by: Patrick Anderson | May 5, 2017
The Big Short might be my favorite movie of the past five years, but regardless of where it falls it’s definitely in the top five. Ryan Gosling’s narration gives us a line that echo’s a sentiment I have often repeated about the IP-world. Interrupting a discussion filled with technical-sounding terms like mortgage-backed securities, sub-prime loans, and tranches, Gosling breaks in and explains, “Wall Street loves to use confusing terms, to make you think only they can do what they do.”
IP is no different, and I’ve often said myself the greatest trick IP-lawyers ever pulled was convincing the world that only lawyers can understand IP. Unfortunately, Margot Robbie is apparently not in IPWire’s budget (thanks for nothing, Tom), so I guess that leaves the explanation to me (bubble bath notwithstanding).
So take patents, for example. Patent claims are just a collection of words. According to law and policy, each claim can consist of no more than a single sentence, which means that the single most important skill related to understanding any given patent is not the possession of a law degree but rather just reading comprehension.
In fact, in the early days of the US Patent system, inventors would frequently file their own patent applications, and lawyers were initially brought in only if an inventor needed to defend his application in an interference proceeding. However, somewhere along the line, patents became the lawyer’s domain. Sadly, not even I would recommend trying to navigate the byzantine, arcane bureaucracy that is the patent office without a lawyer these days. But, as the saying goes, when all you have is a hammer, every problem is a nail.
This brings us to the recent—and very poignant—comments of Daren Tang, the chief executive of the Intellectual Property Office of Singapore (IPOS). Mr. Tang, noting that IP is about value, not law, offers criticism that echoes Gosling:
IP offices, in particular, are often guilty of talking about IP in overly technical ways that stakeholders and the public do not understand, perpetuating the myth that IP is an arcane branch of knowledge best left to the IP technicians. And this ultimately undermines the good work that many IP offices and experts do, because many people then do not see it as relevant to their lives. So, part of the change is in changing the way we talk about IP, so that people change the way they think about IP.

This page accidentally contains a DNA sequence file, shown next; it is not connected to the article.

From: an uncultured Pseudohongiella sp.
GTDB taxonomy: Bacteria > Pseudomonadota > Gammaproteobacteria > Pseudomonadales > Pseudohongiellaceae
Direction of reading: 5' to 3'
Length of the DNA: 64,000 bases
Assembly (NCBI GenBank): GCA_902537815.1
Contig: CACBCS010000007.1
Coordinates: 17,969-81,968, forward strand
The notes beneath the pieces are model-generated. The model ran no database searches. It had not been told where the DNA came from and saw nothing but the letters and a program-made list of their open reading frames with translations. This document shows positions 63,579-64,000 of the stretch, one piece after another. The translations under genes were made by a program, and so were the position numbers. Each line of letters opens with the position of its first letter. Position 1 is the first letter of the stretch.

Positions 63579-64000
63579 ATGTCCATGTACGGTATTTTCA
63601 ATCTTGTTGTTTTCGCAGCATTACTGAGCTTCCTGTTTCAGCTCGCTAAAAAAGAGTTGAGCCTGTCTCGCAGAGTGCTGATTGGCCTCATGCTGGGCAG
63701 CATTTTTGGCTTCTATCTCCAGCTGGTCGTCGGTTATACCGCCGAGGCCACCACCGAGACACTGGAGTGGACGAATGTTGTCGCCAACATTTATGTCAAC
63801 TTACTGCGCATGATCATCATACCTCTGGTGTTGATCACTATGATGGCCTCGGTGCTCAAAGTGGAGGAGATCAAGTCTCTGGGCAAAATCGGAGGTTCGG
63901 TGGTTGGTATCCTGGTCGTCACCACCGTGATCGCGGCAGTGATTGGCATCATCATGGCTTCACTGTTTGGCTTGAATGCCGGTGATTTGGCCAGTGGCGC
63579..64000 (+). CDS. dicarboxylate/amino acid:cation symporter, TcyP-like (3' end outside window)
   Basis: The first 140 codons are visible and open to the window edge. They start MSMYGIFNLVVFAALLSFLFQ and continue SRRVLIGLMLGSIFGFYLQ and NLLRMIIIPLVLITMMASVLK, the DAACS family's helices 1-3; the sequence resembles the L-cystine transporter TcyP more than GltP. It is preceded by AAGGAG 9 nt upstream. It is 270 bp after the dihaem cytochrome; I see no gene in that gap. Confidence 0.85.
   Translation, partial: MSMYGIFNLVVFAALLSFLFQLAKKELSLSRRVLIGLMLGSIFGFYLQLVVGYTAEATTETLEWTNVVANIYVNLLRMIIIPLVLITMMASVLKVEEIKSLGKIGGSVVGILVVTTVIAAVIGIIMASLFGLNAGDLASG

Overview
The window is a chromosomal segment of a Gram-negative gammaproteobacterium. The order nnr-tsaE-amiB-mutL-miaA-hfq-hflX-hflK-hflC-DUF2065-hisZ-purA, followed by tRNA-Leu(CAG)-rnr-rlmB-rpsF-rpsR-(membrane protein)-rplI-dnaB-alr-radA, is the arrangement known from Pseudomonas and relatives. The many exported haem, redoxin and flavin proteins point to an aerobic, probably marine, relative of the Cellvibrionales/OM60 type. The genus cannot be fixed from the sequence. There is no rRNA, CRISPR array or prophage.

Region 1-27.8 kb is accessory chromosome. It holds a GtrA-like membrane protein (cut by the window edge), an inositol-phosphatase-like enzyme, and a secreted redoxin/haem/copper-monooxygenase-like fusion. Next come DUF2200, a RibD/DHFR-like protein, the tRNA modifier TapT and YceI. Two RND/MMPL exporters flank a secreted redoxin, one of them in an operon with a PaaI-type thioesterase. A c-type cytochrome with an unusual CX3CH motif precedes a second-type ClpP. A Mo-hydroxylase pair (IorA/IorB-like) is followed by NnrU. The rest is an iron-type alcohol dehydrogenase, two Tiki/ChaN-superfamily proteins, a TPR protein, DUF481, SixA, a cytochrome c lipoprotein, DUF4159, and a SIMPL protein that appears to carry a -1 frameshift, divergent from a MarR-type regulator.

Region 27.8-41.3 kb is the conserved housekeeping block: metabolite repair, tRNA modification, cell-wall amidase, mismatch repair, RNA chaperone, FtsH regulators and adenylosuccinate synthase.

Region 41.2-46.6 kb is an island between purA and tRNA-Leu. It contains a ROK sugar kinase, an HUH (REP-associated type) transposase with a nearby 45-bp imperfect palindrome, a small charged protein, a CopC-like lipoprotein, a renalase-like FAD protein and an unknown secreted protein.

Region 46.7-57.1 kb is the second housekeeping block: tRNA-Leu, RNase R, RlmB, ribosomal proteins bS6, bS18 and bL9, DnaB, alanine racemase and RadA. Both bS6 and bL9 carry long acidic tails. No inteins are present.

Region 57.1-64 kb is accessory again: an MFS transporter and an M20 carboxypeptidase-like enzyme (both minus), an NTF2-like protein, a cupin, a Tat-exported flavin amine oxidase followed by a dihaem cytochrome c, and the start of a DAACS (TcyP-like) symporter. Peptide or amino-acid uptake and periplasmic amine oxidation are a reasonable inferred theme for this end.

Equally, or more important is Mr. Tang’s patent office literally put its money where its mouth was with the announcement of a US$746M fund for direct investments into inventors and entrepreneurs. That is exactly where IP offices around the world should direct some real energy and remind us patent “technicians” why and for whom we are all in business:
“Innovators and enterprises in Singapore will soon benefit from a range of new initiatives that helps them translate their ideas into assets. This includes the launch of a one-billion dollar Makara Innovation Fund (MIF) by the Intellectual Property Office of Singapore (IPOS) and home-grown private equity firm, Makara Capital. Commercially-driven, MIF will target high-growth companies with strong IP and proven business models, leveraging Singapore as a base for their growth and expansion into world markets.”
No obfuscation or legalese in the above. Just straight investment into the only ones that truly matter in the patent system – inventors.
The Big Short showed us, in excruciating and entertaining detail, how Wall Street was allowed to run a massive, fraudulent, and ultimately ruinous scam virtually unchecked, thanks in large part to the indifference of a public that was convinced that it couldn’t understand, or shouldn’t care, what the hell Wall Street was doing. In the same way, if people fail to see IP as relevant to their lives, then management of that property falls to insiders that will invariably seek to protect only their own interests. At least they’ll make an interesting movie about it, you might think to yourself.
But you’d be wrong. The housing market collapse led to the largest economic downturn since The Great Depression, but do you remember what happened the last time innovation and creativity collapsed worldwide? No, you don’t and neither does anyone else because written records from that period of history are so damn scarce that we refer to it as the dark ages!
“Got it? … Good! Now f— off!”